NAME, Years Elected to City Council
Charles Knox Marshall (1836-1909) served two terms on City Council: 1893 and 1895.
Born in Missouri, Marshall came to Oakland in 1884. He was involved in business and (what else?) real estate. His grandfather was the first Supreme Court Justice of the United States, John Marshall.1 Before arriving in Oakland, he spent time in Solano County where he attended Charles M Blake's Collegiate Institute, later renamed St Augustine's Academy. He spent time in Yolo County. While in Oakland, Marshall lived at 1903 Telegraph.4
Marshall was one of the Councilmembers arrested in 1895.
Marshall had another run-in with the law in 1895, reminiscent of Jean Quan's later issues with blight. During his tenure on City Council, he proposed an ordinance, which passed, requiring the sidewalks in front of homes to be kept clean. Specifically, the ordinance referred to "the space between fences and between curbs where the sidewalk proper did not cover the entire width." This also meant that grass could not grow on the sidewalk. The Superintendent of Streets took a foot tour and found that many people were not in compliance, sent out about 200 notices, gave time to fix things up and then put out warrants for their arrest. Turns out, Marshall was the first one to fall prey to this, supposedly coincidentally. According to the Chronicle, "the ordinance is a dead letter." Whether this was because of Marshall's shame or the fact that at least 5 other prominent citizens were also busted is lost to posterity.5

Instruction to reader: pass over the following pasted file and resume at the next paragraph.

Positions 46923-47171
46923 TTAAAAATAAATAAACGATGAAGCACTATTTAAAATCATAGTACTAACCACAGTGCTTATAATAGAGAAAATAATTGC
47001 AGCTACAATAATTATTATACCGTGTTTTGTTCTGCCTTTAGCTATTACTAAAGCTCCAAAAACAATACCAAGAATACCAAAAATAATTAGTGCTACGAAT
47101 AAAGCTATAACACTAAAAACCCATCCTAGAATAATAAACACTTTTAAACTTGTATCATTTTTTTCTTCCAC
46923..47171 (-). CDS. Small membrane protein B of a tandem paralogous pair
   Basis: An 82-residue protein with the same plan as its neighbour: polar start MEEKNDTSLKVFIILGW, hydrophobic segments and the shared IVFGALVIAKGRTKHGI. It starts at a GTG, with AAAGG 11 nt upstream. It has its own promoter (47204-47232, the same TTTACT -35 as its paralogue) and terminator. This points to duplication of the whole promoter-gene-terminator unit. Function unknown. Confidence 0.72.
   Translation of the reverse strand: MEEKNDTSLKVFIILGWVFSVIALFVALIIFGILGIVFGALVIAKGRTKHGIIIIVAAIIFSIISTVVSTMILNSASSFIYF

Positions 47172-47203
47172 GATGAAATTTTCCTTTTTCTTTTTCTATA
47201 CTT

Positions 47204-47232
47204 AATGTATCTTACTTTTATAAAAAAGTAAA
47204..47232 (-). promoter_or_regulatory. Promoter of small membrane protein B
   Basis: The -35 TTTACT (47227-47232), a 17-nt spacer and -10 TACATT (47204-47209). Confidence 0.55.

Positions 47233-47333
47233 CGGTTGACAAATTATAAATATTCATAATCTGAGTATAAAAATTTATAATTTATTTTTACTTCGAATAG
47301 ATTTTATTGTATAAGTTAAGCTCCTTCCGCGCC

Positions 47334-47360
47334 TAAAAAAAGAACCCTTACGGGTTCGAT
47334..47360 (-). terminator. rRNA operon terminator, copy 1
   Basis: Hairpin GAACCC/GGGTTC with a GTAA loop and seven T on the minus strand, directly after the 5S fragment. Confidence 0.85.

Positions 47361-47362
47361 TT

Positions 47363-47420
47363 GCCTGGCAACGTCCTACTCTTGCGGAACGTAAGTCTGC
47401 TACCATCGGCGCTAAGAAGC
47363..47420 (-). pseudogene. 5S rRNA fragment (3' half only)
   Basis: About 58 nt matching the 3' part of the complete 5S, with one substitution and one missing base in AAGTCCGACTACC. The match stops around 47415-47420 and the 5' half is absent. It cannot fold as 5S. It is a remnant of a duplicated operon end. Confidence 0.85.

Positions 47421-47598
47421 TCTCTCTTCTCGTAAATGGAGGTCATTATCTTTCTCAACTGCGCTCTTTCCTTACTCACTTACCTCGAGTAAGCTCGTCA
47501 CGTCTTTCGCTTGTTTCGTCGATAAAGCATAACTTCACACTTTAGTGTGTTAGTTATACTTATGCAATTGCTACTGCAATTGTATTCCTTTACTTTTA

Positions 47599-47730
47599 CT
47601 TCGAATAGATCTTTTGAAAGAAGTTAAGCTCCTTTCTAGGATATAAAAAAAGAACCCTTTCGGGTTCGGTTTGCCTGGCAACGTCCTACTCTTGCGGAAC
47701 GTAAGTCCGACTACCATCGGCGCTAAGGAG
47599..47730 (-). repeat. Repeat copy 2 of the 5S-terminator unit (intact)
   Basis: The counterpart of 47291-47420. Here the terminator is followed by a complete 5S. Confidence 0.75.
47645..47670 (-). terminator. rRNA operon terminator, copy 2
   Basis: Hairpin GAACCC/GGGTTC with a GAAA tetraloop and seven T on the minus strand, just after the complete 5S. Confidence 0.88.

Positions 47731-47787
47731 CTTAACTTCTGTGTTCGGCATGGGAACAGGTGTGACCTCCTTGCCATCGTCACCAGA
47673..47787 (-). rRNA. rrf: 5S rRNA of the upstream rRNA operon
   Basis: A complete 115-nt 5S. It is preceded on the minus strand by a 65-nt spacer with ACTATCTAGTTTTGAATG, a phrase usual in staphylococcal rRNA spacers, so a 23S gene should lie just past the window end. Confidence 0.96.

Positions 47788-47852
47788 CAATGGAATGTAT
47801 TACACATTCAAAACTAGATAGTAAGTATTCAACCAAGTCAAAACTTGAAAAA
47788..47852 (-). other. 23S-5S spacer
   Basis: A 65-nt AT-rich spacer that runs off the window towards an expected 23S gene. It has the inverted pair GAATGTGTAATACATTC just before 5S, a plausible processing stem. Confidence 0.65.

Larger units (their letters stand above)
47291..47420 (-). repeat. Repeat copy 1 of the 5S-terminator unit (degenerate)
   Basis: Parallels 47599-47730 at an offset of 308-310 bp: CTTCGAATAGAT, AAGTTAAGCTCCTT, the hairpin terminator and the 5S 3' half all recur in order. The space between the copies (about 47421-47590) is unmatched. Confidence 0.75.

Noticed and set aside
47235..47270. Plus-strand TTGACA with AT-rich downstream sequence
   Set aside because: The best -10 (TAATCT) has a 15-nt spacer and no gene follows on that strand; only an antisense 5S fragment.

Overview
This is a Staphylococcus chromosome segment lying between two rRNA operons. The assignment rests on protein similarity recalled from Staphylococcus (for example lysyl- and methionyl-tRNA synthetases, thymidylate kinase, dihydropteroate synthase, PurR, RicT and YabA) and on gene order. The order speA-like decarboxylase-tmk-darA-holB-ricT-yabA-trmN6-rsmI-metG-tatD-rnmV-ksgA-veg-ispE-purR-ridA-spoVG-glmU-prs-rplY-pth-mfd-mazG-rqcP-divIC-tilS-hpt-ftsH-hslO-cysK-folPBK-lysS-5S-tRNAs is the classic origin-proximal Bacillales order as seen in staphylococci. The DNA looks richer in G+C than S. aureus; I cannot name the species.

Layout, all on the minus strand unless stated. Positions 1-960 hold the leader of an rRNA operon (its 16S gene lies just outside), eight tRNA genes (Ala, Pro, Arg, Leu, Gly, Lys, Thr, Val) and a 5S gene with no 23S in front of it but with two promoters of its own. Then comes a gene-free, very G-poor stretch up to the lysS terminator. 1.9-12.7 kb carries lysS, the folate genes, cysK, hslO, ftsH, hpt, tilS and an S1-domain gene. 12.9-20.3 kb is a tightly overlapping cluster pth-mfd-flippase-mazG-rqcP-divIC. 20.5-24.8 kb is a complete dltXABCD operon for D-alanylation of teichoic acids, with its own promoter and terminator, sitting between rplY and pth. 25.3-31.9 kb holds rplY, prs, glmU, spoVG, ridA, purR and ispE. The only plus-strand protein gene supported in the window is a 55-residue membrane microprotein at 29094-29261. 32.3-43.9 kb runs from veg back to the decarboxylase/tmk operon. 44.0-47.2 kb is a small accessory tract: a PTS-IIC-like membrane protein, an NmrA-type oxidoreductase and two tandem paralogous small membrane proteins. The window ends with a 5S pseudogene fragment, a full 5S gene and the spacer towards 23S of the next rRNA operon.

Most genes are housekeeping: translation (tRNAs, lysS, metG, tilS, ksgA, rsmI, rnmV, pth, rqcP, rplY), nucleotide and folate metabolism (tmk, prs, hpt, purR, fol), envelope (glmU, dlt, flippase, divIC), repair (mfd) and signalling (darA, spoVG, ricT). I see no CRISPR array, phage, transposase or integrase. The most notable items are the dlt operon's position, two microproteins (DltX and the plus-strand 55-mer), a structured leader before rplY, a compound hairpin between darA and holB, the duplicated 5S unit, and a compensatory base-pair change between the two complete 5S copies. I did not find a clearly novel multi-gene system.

OTHER POSITIONS IN CITY GOVERNMENT
- "CHARLES K MARSHALL IS CARRIED TO LAST REST." San Francisco Chronicle: Sep 22, 1909.
- "CAMPAIGN AGAINST SALOONS IS BEGUN." San Francisco Chronicle: Feb 27, 1897.
- History of Solano County. Oakland: Wood, Alley & Co, 1879.
- "FUNERAL SERVICES OF PROMINENT OAKLANDER." The San Francisco Call: Sep 21, 1909.
"OAKLAND NEWS: Councilman Marshall in a Plight." San Francisco Chronicle: May 12, 1895.